With Marriage Equality on the Books, Same-Sex Weddings Begin in France
May 29, 2013 by HRC staff
Post submitted by David McCabe, Digital Media intern
Today, ten days after France became the 14th country worldwide to pass marriage equality into law, the city of Montpellier will host the nation’s first same-sex marriage. The grooms, Vincent Autin and Bruno Boileau, campaigned for the law, which also grants same-sex couples adoption rights. They have said that they would like to adopt a child once they are married.
In addition to 200 family members and friends celebrating with the happy couple, 300 activists and over 100 members of the press will be in attendance at the event. Despite the national attention, Autin told news magazine Le Point that the wedding’s visibility is in line with his push for equality. "We try to always keep in our spirit the end aim, which is equality for all, that everyone can marry in their town," he said, according to the Guardian. The mayor of Montpellier, a public supporter of marriage equality, will officiate at the ceremony.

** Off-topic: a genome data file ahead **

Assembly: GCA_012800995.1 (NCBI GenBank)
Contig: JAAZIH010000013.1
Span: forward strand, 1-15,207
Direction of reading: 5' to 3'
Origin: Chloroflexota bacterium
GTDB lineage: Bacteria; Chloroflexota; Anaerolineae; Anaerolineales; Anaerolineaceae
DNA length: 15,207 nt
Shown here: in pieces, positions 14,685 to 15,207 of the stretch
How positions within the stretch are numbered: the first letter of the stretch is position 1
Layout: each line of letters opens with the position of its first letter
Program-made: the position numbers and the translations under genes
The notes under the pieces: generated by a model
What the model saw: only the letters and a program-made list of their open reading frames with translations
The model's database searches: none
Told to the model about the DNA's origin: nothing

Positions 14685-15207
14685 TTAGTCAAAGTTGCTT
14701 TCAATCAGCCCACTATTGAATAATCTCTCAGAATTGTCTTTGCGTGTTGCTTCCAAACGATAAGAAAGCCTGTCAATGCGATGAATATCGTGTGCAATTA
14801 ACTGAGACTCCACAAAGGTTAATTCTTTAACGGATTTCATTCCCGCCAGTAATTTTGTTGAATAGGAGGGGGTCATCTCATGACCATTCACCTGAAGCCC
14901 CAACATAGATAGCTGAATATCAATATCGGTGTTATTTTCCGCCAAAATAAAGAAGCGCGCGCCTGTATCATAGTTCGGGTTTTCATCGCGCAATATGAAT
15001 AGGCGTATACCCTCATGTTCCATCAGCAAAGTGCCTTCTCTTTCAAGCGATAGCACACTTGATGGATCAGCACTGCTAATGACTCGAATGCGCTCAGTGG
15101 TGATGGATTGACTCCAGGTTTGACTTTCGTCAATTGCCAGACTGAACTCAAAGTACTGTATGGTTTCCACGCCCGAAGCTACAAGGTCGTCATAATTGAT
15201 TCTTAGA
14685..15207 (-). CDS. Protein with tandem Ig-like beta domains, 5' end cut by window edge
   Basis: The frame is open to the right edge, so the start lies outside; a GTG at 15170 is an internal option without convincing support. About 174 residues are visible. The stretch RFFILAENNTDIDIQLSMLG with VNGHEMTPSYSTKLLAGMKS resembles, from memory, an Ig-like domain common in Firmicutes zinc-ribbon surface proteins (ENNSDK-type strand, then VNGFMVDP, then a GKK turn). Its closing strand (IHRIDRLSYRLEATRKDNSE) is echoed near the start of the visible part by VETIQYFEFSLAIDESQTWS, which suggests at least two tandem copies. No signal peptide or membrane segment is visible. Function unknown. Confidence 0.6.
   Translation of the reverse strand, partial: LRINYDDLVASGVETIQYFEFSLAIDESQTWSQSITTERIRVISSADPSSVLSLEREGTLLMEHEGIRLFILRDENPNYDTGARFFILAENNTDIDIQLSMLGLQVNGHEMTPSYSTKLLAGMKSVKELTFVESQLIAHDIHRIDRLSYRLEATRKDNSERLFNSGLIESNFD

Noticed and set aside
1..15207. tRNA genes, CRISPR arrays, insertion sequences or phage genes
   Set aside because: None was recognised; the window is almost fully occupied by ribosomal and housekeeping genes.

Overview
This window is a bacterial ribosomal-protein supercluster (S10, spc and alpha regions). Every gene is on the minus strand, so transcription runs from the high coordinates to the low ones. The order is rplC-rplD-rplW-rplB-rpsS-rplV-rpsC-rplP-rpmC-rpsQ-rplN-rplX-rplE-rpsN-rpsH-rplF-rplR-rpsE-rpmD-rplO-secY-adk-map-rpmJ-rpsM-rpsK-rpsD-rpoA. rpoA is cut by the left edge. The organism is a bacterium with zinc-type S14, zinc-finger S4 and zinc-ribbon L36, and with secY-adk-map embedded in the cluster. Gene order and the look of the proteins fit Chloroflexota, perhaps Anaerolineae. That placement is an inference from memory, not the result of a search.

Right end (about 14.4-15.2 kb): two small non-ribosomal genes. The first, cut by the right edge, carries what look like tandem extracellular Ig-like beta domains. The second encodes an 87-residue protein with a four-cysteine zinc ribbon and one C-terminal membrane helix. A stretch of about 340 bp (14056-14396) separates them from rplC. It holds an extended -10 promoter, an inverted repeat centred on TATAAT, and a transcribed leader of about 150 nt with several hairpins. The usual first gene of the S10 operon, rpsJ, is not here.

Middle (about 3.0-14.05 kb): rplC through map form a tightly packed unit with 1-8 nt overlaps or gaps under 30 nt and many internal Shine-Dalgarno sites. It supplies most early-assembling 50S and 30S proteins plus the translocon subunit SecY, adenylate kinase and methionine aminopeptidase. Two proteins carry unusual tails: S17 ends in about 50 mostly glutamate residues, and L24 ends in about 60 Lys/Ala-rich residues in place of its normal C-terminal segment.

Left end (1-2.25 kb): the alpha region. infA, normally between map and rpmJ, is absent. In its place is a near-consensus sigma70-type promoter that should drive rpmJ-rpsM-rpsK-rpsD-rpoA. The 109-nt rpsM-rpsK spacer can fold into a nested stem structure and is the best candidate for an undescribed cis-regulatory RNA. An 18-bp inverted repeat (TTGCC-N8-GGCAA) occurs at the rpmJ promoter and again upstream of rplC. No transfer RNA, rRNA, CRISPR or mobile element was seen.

French President Francois Hollande signed the bill into law on May 18, after the country’s Constitutional Council rejected claims by the act’s opponents that it was unconstitutional. Eight other countries in Europe currently allow same-sex couples to marry.
In the U.S., 12 states and the District of Columbia have achieved marriage equality. The Illinois General Assembly is set to consider a measure giving same-sex couples the right to marry before the end of the week.
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